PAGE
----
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The Minnesota Daily

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The Minnesota Daily

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Voters give MSA nod to Dyer-Nelson

Eric Dyer and Gina Nelson received 31 percent of the vote.

ERocky Thompson Eric Dyer answered his phone shortly after 6 p.m. and sat with a blank stare for a few moments before throwing his hand up and shouting.

The group around him joined in and hoisted him on their shoulders.

“We’re going to bring common sense back to the University,” Dyer said. “That’s what we ran on, common-sense ideas.”

Dyer-Nelson won the Minnesota Student Association presidential election yesterday with 1,036 votes, or 31 percent of the total vote.

A group of friends, to whom Dyer and Nelson give much of the credit for the win, gathered at Perry’s Pizza just off campus and stared at Dyer’s cell phone after the clock ticked past 6 p.m. when the polls closed.

The group of approximately 30 people wore neon green shirts with the slogan “Students in Dyer Need of Change” and draped themselves with green leis.

Dyer said their top priorities include getting a late-night bus on campus and working toward a new Gophers stadium.

Gina Nelson said she thought word of mouth went really far.

“I just never expected to be VP of MSA,” Nelson said.

Before candidate Micah Johnson got a phone call with the election results, he sat on his couch playing guitar.

And after he found out that he and his running mate Eric Hung came in second, he continued playing guitar. Johnson-Hung received 806 votes, 24 percent of the total cast.

But Micah Johnson said he was happy Dyer won.

“I think it’s great,” he said. “I wish him all the best.”

Ryan Johnson said he was happy the Dyer-Nelson team won. Johnson-Behrendt came in third with 661 votes, 20 percent of total votes.

“Eric and I share a lot of the same objectives, like the late-night bus,” Ryan Johnson said. “I’m sure he’ll continue to work on that in the future.”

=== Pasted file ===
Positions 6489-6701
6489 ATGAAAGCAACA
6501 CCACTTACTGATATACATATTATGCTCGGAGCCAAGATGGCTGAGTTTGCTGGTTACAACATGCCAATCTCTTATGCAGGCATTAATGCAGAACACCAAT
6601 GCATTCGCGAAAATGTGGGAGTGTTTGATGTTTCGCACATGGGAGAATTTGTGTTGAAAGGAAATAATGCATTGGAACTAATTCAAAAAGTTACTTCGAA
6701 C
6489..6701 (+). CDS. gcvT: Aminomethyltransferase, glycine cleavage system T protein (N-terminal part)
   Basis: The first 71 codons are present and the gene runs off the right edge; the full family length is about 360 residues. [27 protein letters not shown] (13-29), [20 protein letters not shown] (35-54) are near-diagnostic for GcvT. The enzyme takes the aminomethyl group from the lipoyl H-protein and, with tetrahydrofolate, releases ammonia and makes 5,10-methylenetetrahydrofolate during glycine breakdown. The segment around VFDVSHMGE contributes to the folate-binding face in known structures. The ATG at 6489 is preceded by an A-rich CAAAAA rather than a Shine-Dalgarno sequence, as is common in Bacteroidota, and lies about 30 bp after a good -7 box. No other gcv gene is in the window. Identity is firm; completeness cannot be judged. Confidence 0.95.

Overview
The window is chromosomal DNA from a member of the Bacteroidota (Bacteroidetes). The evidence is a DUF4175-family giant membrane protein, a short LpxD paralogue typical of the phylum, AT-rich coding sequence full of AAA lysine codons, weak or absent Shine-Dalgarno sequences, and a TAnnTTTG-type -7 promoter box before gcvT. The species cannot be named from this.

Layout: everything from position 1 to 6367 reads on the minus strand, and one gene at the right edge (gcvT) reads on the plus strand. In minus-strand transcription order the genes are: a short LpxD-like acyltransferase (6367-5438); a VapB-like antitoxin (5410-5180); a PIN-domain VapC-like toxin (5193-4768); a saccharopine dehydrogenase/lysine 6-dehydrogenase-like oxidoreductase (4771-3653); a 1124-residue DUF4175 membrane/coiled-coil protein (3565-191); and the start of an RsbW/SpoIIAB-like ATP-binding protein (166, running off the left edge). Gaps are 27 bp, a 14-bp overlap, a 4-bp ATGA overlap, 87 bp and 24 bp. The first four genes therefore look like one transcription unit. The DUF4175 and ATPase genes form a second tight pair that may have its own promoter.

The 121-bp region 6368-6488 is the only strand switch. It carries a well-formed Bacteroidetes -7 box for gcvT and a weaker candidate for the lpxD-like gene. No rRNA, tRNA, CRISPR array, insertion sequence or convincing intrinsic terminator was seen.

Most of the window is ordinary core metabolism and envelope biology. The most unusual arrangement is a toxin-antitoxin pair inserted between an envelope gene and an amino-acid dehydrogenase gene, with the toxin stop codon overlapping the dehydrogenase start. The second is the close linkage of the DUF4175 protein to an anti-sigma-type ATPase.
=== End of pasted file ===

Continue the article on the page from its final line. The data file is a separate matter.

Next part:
At Big 10, Andy Pomroy said he was disappointed with coming in fourth place. Pomroy-Davidson received 602 votes, 18 percent of the total student vote.

“I thought the issues we focused on were ones that more students were concerned about,” he said.

Pomroy added that he was not happy with some of the Dyer-Nelson campaign.

“It was a little bit more negative than we’d like,” he said.

Presidential candidate Marty Andrade, who received 182 votes running on a platform to abolish MSA, said he thought the campaign was fun.

“Honestly, I don’t want to be their … president,” Andrade said.

Andrade said he didn’t mind Dyer.

“I mean he’ll be Ö it’ll be interesting. The thing is, it’ll be the status quo; the problem with status quo is that MSA will still be the same worthless organization,” he said.

Twelve percent of the undergraduate student body voted in the elections, the highest voter turnout in six years, according to Casey Buboltz, chairman of the All-Campus Elections Commission.

“I’m very, very happy with how we did,” Buboltz said.

A referendum on the ballot opposing war in Iraq failed, with 1,857 students voting against it, which amounted to 54 percent of the total vote.

Emily Ayshford welcomes comments at [email protected]

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